Gov. Thomas H. Kean summoned reporters hastily Tuesday night to disclose that detectable levels of dioxin had been found in only three of 31 samples of soil and dust from the neighborhood around the Diamond Alkali Corp. plant, where employes labored around the clock to make Agent Orange during the Vietnam war.

Earlier tests from the plant site itself had found levels as high as 1,100 parts per billion, more than three times the concentration that led to the $33 million buyout of Times Beach, Mo.

Kean said the latest results were cause for "guarded optimism," and he went to a neighborhood bar in Ironbound, a downtown industrial section, to pass the word to the residents.

The curbside site that showed the highest level of dioxin, 5 parts per billion, will be cordoned off, he told them, and hundreds more samples will be taken in coming weeks. No one, he told the crowd gathered at the Lisbon At Night Tavern, will be evacuated against his will.

Then he bought the house a beer.

"It was good news only because we thought it would be so much worse," said a spokesman for the state's Department of Environmental Protection.

Ironbound is an extreme example of the problems that face New Jersey in an era of mounting concern over chemical poison. The Garden State has 65 sites on the Environmental Protection Agency's high-priority list for superfund cleanup, far more than any other state. It also has the highest population density of any state in the nation.

And along its eastern edge, from the E.I. Dupont de Nemours & Co.'s huge Chamber Works in Deepwater north along the New Jersey Turnpike to Newark, lies "cancer alley," a term applied when a 1976 National Cancer Institute study found that New Jersey had the highest overall cancer rate in the nation.

State officials concede that New Jersey's lucrative chemical industry has created health problems. "It's what it leaves in the state that has us concerned. And I don't mean money," said James Staples, a Department of Environmental Protection spokesman.

But Staples contended that much of the state's bad image results from its own vigorous effort to protect its citizens.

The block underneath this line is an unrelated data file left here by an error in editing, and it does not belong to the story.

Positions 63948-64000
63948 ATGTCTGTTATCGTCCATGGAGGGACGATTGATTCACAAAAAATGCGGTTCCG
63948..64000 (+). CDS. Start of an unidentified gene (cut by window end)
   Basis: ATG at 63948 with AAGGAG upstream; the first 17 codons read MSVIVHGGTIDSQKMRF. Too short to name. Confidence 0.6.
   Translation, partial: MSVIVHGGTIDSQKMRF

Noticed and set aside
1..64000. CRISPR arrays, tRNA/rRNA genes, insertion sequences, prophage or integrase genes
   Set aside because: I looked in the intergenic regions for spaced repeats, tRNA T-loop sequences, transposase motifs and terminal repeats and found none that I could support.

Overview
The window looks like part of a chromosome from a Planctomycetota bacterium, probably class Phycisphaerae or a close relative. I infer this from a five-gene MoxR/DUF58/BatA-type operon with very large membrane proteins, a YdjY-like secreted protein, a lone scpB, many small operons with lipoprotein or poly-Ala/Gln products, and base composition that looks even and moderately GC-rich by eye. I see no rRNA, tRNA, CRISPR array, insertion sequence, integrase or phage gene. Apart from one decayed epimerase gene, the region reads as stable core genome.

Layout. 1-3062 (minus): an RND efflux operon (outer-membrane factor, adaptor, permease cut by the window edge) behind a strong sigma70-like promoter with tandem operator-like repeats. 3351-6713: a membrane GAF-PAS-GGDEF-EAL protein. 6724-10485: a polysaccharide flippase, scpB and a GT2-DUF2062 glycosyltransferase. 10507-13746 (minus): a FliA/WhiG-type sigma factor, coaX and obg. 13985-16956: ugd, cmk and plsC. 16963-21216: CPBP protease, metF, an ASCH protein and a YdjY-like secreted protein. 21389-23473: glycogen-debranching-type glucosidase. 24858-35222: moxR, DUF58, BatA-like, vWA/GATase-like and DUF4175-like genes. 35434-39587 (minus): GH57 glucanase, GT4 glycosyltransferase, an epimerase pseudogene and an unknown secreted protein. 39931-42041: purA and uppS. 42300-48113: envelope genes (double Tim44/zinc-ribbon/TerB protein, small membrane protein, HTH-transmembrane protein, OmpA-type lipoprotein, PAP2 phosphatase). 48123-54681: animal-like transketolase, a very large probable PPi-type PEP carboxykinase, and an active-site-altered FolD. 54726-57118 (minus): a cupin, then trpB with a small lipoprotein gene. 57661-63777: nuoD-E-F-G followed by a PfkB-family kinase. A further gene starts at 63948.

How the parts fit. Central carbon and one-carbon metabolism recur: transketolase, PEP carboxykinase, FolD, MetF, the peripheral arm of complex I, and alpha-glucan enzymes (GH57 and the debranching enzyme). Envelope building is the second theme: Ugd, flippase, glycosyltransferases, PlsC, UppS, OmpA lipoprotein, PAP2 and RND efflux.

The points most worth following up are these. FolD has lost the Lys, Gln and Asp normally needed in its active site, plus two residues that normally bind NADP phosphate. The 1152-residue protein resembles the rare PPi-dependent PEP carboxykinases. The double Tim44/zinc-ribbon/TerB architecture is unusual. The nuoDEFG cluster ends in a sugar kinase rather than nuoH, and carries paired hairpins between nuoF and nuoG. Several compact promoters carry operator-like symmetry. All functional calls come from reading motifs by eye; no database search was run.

"As we keep plaintively saying, we started looking before anybody else did," he said. "Some southern states, with huge petrochemical complexes, won't even look."

Diamond Alkali is the first of nearly 50 sites in New Jersey slated for dioxin testing because of their history of manufacturing, blending or handling chemicals known to carry dioxin as an impurity.

Before Diamond Alkali employes manufactured Agent Orange, they produced the herbicides 2,4,5-T and 2,4-D, the two main ingredients of the wartime defoliant.

Technicians already have begun collecting samples for the next round of tests, from a weedy lot in Edison that once was home to a firm called Chemical Insecticides. The company, bankrupt since 1970, produced 2,4-D.

The technicians wear gas masks and the white protective overalls that have become a symbol of a nation's new awareness of the hazards of its chemical past. Yet for the last eight years, shorn of its buildings, the lot has been a playground for neighborhood children.

In Ironbound, where not one of the residents accepted Kean's offer of alternate housing while the dioxin tests are being done, there is another point of view.

Tom Smolenski, sitting disconsolately atop an outdoor wooden counter that used to display the fresh produce his family has been selling in the Ironbound farmers' market for 40 years, says business is off 95 percent. The state agreed Sunday to let the market reopen only if the produce were kept in trucks or behind protective plastic screening.

"It's been five days now. It's about time to get back to normal, especially since it's not what it was made out to be," Smolenski says.

Across the market, at Al's Bar and Grill, Raymond J. Hayducka says the whole episode is a "crock."

"I worked in the chemical plant for 16 years," says Hayducka, 37, who was reared in Ironbound and now works at the Cellomomer Corp., just down the streeet from the Diamond Alkali site. "I've never been sick."

Hayducka says his father died of cancer at 64. His sister, too, is dead of cancer. She was 29.

"But so what? My wife's sister died of cancer at the same age and she grew up three or four miles from here," he said.

"What're they going to do? Where are you going to hide New Jersey?" Hayducka said. "I won't waste my time worrying about it."